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First look: Microsoft Office 2013

Microsoft today revealed the next important brick in its Windows 8 castle, the latest version of its Office suite of productivity tools.

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Joseph Hanlon
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1 of 10 Jason Parker/CNET

Templates, templates

Microsoft today revealed the next important brick in its Windows 8 castle, the latest version of its Office suite of productivity tools.

Technically the 15th version of the software, collectively, the new tools will be known as Office 2013 and will deliver most of what users have come to rely on, with a smattering of the new Windows 8 flavour. In fact, Microsoft has doubled the size of the design team working on the Office product, up to 170 designers, to give this latest version an experience that users can become emotionally involved with.

Beyond just looking good, Office is now designed with touchscreen interfaces in mind, and the way the users interacts with this new software, strongly reflects this. The taskbar across the top of the screen now has a flatter appearance and is more touch-friendly in sizing. The Ribbon menu below this remains much the same, but there is now an option to collapse the Ribbon and give back screen real estate to the document you are working on.

As we've seen with Windows 8 previously, user settings are saved to the cloud in Office 2013, so that when you log in from a different device, a phone or a tablet perhaps, your favourites, recent documents, settings and formatting travel with you.

If you want to try out the new Office for yourself, Microsoft has released a consumer preview that you can download now.

This screenshot shows the new start page for Word, launching with recent documents on the left and a large view of available template thumbnails on the right. The software intelligently shows your favourite templates first, and the list will amend the more you use Office.

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2 of 10 Jason Parker/CNET

Ribbon

The Ribbon is still a major part of controlling tools like Word, but its visibility is optional. You can click on the small arrow above the elevator bar on the right to collapse it upwards and give yourself more screen to work in. It will reappear every time you select one of the toolbar options along the top. Alternatively, you can lock the Ribbon in place if you find you use it a lot.

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3 of 10 Jason Parker/CNET

Excel-lent

Here you can see how Excel looks in Office 2013. This is one of the tools that received the most attention in creating a touch-friendly version. Microsoft has worked to make certain actions require as little input as possible — down to a single click where possible.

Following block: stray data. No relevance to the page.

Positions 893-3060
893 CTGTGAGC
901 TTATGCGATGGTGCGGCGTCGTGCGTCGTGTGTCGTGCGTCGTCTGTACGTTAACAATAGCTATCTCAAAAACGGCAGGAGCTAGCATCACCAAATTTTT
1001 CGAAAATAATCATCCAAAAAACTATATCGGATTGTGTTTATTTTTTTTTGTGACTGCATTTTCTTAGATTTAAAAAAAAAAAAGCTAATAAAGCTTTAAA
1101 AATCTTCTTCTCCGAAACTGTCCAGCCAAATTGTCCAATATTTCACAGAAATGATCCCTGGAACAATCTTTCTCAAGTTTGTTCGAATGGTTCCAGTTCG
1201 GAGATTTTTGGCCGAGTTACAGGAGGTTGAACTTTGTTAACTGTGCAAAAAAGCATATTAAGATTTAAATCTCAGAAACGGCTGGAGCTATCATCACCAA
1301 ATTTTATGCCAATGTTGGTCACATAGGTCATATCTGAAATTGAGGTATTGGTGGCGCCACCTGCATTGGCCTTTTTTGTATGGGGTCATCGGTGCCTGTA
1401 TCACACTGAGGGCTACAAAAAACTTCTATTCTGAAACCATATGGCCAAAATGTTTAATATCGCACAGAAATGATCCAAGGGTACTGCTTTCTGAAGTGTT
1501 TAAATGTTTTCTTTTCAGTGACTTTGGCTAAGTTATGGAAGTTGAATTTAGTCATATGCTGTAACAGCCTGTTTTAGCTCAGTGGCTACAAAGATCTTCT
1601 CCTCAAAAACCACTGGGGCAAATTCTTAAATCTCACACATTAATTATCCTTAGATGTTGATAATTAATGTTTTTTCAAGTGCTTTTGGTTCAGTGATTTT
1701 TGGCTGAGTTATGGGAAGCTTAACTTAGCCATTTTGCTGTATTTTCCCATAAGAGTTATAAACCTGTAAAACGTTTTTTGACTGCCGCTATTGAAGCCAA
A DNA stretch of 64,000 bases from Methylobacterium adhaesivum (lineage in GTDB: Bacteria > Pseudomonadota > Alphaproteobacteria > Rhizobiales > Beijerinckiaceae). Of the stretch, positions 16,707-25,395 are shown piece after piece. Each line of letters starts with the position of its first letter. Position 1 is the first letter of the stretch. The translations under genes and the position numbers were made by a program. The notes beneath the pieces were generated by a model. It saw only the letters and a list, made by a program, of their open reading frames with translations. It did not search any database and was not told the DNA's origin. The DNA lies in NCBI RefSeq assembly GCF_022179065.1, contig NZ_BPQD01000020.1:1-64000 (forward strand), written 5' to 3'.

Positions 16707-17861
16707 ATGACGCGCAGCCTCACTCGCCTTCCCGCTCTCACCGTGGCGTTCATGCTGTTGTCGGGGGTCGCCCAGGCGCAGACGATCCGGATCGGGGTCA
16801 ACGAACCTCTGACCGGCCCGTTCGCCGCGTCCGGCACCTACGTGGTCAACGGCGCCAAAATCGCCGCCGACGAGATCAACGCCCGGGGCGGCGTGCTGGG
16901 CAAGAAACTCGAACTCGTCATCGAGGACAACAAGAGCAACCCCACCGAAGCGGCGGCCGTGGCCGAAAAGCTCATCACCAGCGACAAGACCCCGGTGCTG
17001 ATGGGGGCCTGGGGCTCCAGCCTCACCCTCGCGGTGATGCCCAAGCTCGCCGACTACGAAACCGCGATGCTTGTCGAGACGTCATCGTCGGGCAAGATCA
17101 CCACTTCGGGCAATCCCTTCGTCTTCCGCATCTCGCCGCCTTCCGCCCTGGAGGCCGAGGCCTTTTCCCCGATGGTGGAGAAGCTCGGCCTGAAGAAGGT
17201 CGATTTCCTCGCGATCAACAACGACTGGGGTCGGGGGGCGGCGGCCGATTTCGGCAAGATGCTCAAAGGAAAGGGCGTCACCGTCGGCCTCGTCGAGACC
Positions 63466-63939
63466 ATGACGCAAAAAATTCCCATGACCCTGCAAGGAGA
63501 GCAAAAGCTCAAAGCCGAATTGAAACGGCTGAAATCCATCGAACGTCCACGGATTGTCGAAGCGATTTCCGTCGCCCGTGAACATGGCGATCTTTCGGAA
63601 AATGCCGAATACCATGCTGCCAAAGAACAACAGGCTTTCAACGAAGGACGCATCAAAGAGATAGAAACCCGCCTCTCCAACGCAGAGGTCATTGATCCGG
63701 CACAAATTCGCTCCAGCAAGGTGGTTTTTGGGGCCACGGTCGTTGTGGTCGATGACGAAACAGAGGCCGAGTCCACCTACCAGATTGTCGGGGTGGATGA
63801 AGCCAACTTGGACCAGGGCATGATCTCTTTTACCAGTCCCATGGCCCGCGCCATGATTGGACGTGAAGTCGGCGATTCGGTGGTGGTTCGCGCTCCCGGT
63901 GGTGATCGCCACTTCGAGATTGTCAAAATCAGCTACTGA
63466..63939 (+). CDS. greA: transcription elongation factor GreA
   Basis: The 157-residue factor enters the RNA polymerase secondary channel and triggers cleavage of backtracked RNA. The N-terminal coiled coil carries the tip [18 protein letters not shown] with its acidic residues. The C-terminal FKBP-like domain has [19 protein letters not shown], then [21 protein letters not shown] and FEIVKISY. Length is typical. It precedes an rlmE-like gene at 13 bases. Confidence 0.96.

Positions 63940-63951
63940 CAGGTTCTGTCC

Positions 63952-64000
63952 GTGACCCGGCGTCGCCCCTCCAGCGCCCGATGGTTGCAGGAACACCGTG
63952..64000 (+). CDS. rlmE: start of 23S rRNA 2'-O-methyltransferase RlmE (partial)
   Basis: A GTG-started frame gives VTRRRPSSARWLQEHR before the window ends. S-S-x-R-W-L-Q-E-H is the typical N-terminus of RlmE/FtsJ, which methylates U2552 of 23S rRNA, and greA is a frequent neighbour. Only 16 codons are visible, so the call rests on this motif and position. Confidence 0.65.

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4 of 10 Jason Parker/CNET

Easy graphs

This graph is an example of one of the many templates included in Excel. You select the appearance, input the data — and Excel does the rest.

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5 of 10 Jason Parker/CNET

Presentations

PowerPoint also opens with a set of templates, ready to be filled in with your data.

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6 of 10 Jason Parker/CNET

Laid out

The new touch interface doesn't take away any of the control that you might expect from PowerPoint. In fact, you will probably find that it makes it easy to manipulate your elements when creating a new presentation.

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7 of 10 Jason Parker/CNET

The cockpit

Micorosoft has overhauled the presenter mode in PowerPoint. In the cockpit, the presenter has easy to access controls for slides, and a preview view of the next slide, place above notes. There is also a new "laser pointer" feature. When you touch the screen where the current slide is displayed, a red dot appears under your finger, making it easier to highlight parts you wish to emphasis.

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8 of 10 Jason Parker/CNET

Meet OneNote

While most of the tools in Office need no introduction, Microsoft has included a tutorial in OneNote to show off some of its lesser known and lesser used features.

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9 of 10 Jason Parker/CNET

Charity fundraising, now easier

Planning a nude photo calendar of the school's tuckshop ladies to raise funds for a new library? The calendar tool in Publisher makes it easier than ever to give Mildred and Harriett their 15-minutes of fame.

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10 of 10 Jason Parker/CNET

Pattern forming

As you might have guessed, Publisher also opens with a page of easy-to-use templates.

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